Brussels introduces uniform tax for public EV charging stations

Sarhan Basem
credit: newmobility

Brussels (Brussels Morning) – Brussels introduces a uniform tax of €125 per port for public EV charging stations across its municipalities, aiming to standardize fees and offset lost parking revenues. The measure aims to streamline operations and encourage broader EV adoption.

Brussels’ 19 municipalities have decided on a uniform tax of €125 per port for operators of public EV charging stations. In approach, the tax per charging dock will usually be 250 euros, as most of them are dual-port charging stations.

Why are Brussels municipalities implementing a uniform tax now?

Some Brussels municipalities already impose different taxes on public EV charging placements. In Saint-Gilles and Ixelles, for example, the tax charges to 360 euros and 562 euros per dual-port charger respectively. But as each municipality is permitted to apply its rate, providers of public charging posts defect en masse to the municipality with the most favourable tax. The city is therefore undertaking a new uniform tax. Providers will from now on be levied 125 euros per port per year, or 250 for dual-port charging posts.

How do current tax rates vary among Brussels municipalities?

In regulation, each municipality is free to choose whether to implement the tax or not. But the anticipation is that they will. By doing so, they hope to neutralise the amount of income they lose in parking fees. Certainly, two parking areas are taken up for each EV charging station. In some areas, where revenues from parking prices are high, they are losing a lot of money as a result. On top of this, the reduction in petrol pumps, which are also taxed by the metropolises, is also declining revenues.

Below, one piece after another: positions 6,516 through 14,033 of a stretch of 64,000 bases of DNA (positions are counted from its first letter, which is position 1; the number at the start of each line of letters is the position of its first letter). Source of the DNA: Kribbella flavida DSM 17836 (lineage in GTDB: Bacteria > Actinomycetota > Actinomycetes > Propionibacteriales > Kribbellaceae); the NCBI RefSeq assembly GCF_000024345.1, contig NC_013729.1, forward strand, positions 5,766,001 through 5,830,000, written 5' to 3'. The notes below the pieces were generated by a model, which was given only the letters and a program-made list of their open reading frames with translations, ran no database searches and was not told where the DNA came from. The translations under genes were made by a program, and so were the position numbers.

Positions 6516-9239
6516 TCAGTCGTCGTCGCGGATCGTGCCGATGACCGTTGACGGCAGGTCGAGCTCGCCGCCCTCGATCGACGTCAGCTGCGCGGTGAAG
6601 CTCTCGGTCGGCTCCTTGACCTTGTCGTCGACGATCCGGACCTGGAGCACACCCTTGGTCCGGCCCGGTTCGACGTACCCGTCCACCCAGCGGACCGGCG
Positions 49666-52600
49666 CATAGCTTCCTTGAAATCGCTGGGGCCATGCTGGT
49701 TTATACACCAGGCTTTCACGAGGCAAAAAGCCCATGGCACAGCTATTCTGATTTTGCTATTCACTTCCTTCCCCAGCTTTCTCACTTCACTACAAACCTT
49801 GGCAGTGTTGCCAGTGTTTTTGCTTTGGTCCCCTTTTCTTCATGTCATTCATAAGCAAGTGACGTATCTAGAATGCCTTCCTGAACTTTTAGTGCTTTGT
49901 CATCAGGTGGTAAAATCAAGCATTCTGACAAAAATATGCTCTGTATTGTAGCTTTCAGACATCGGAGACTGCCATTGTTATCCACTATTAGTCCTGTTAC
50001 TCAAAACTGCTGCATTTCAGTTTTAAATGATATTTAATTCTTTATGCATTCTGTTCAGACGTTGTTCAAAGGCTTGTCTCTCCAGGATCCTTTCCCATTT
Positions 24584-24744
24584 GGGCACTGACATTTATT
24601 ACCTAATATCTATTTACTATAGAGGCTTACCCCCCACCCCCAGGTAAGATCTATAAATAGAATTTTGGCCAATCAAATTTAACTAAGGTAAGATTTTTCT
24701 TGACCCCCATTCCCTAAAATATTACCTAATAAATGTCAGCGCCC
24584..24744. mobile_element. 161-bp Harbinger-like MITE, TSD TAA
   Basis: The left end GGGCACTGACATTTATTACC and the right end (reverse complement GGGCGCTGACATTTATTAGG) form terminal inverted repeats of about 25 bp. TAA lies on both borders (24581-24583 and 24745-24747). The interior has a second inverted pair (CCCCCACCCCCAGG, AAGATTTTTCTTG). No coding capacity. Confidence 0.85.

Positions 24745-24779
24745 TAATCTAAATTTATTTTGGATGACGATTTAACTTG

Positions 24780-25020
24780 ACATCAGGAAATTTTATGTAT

What prompted the decision to standardize EV charging taxes?

The deal on the uniform tax rate for public EV charging stations was advanced at the end of March but only now evolved to public. In addition, the mayors of the 19 municipalities also decided on a new rate for drivers who vacate their electric car linked to an EV charging station while it is already completely charged. This should enable them to drive their car faster. The opening of the tax and the fee are scheduled for next year.

What changes are expected for EV charging infrastructure by 2026?

In 2023 it announced that the Charging stations for electric vehicles must be positioned along the main European motorways at least every 60 kilometres from 2026, the European Parliament resolved. The charging posts will be located every 60 kilometres from 2026 and must have an accommodation of at least 400 kW, and be capable of generating at least 600 kW from 2028.

“In the future, you should be able to charge your electric car anywhere in the European Union. 

These new rules ensure that” stated Belgian MEP for the Flemish socialist party Vooruit, Kathleen Van Brempt. For big trucks, there will be a charging station every 60 km from 2031. By then, hydrogen refilling stations will also have to be established every 200 km along the main motorways.

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Sarhan Basem is Brussels Morning's Senior Correspondent to the European Parliament. With a Bachelor's degree in English Literature, Sarhan brings a unique blend of linguistic finesse and analytical prowess to his reporting. Specializing in foreign affairs, human rights, civil liberties, and security issues, he delves deep into the intricacies of global politics to provide insightful commentary and in-depth coverage. Beyond the world of journalism, Sarhan is an avid traveler, exploring new cultures and cuisines, and enjoys unwinding with a good book or indulging in outdoor adventures whenever possible.